Summary:

Paragraphs two through six read:  "The bizarre tale surrounding Willam Grothe's disappearance started with his car wallet and belongings were found in Shelby Park in November 2008."

"While he was missing, Metro police received a strange call from a gentleman wanting to confess to a robbery and accidentally killing the Nashville attorney.

"Both police and Grothe's family identified the caller as Grothe himself, which set off a month long search that cost taxpayers thousands of dollars."

"Prosecutors said Grothe's actions were prompted by a desire to cash in on two multimillion dollar life insurance policies, but the defense said depression was to blame, and Grothe had stopped taking his medication."

"I was feeling as badly or more than I'd ever felt in my life, and the medication wasn't stopping that, and I simply said to myself, 'If it's not helping why bother,'" Grothe testified on Friday.


http://www.wsmv.com/news/20166921/detail.html


Lawyer Sentenced To 5 Years Probation

William Grothe Found Alive After Faking Death

Reported by Sara Dorsey

POSTED: 10:37 am CDT July 24, 2009
UPDATED: 5:58 pm CDT July 24, 2009
 
NASHVILLE, Tenn. -- A Nashville lawyer accused of faking his death was sentenced to five years probation on Friday.

The bizarre tale surrounding Willam Grothe's disappearance started with his car wallet and belongings were found in Shelby Park in November 2008.

While he was missing, Metro police received a strange call from a gentleman wanting to confess to a robbery and accidentally killing the Nashville attorney. clear pixel  

Both police and Grothe's family identified the caller as Grothe himself, which set off a month long search that cost taxpayers thousands of dollars.

Prosecutors said Grothe's actions were prompted by a desire to cash in on two multimillion dollar life insurance policies, but the defense said depression was to blame, and Grothe had stopped taking his medication.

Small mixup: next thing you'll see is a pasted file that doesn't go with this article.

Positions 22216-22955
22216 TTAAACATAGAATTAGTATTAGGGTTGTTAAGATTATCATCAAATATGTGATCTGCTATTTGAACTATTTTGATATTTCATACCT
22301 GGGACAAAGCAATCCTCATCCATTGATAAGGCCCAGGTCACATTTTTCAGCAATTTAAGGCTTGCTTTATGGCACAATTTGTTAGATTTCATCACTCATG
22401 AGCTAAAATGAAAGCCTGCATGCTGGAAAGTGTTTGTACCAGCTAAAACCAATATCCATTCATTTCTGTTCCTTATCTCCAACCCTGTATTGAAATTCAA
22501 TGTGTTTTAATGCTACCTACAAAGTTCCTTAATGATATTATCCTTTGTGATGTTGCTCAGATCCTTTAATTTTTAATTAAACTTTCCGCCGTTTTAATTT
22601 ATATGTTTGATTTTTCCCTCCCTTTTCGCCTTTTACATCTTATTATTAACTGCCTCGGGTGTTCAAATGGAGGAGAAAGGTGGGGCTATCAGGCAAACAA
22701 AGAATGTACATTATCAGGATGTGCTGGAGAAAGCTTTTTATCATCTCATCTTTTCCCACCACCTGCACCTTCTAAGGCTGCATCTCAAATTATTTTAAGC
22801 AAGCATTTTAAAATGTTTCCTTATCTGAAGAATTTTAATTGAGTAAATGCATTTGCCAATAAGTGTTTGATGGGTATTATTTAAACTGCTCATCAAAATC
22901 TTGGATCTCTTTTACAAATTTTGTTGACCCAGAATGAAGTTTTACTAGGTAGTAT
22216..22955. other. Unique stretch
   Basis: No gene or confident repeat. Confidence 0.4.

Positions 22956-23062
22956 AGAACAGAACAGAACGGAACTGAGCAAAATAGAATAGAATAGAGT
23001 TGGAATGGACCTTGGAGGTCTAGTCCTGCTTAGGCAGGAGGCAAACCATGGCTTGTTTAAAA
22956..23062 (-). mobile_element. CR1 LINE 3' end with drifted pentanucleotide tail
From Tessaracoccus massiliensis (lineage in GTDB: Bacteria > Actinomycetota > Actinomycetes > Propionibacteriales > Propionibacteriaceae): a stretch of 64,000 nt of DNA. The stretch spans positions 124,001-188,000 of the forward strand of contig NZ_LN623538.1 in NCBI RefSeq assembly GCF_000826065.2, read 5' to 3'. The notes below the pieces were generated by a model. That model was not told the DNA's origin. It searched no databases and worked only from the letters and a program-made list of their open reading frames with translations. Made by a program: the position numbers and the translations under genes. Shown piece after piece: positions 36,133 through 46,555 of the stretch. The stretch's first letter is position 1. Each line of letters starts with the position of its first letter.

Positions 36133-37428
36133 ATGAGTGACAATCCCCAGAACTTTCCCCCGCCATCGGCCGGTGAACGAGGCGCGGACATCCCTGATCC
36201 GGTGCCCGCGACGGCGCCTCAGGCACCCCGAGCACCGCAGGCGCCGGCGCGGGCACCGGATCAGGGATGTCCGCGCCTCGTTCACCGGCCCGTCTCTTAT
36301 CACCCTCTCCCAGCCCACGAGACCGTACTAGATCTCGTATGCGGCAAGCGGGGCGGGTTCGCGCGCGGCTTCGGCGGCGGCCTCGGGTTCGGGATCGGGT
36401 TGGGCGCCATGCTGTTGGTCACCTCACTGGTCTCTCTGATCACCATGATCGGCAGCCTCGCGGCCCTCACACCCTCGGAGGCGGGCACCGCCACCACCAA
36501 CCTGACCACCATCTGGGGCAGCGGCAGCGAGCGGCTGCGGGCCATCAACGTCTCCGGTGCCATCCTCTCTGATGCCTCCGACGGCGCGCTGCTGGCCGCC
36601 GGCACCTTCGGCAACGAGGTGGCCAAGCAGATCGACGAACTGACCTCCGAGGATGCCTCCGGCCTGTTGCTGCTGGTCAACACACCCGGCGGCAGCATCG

"I was feeling as badly or more than I'd ever felt in my life, and the medication wasn't stopping that, and I simply said to myself, 'If it's not helping why bother,'" Grothe testified on Friday.

That's when Grothe said he began to plan and execute his escape his life.

"I didn't tell anybody of any plan to leave, not a soul. I gathered clothes form the Salvation Army and the Goodwill. I got a sleeping bag and a tent," said Grothe.

"I kissed my wife in the morning as I would always, and I called her midday, as I would always do, just to say, 'Hi,' and, 'How's the day going?' then I left went down to Shelby Park, parked my car," said Grothe.

From there, Grothe traveled west first to Montana and ultimately to Tucson, Ariz., where he lived in a tent.

"I did not make friends. I stayed alone, quite frankly. The people you find in the desert are there because of drugs alcohol or meth. Frankly they were scary people," said Grothe.

After the hearing, Grothe was sentenced to probation for five years and has to make sure he keeps taking his prescribed medication.

Grothe will also have to perform 32 hours of community service each month to help the homeless. He will also have to pay for the costs used to search for him, which equals about $13,000.

After the sentence is served, he will be able to file to have his record expunged.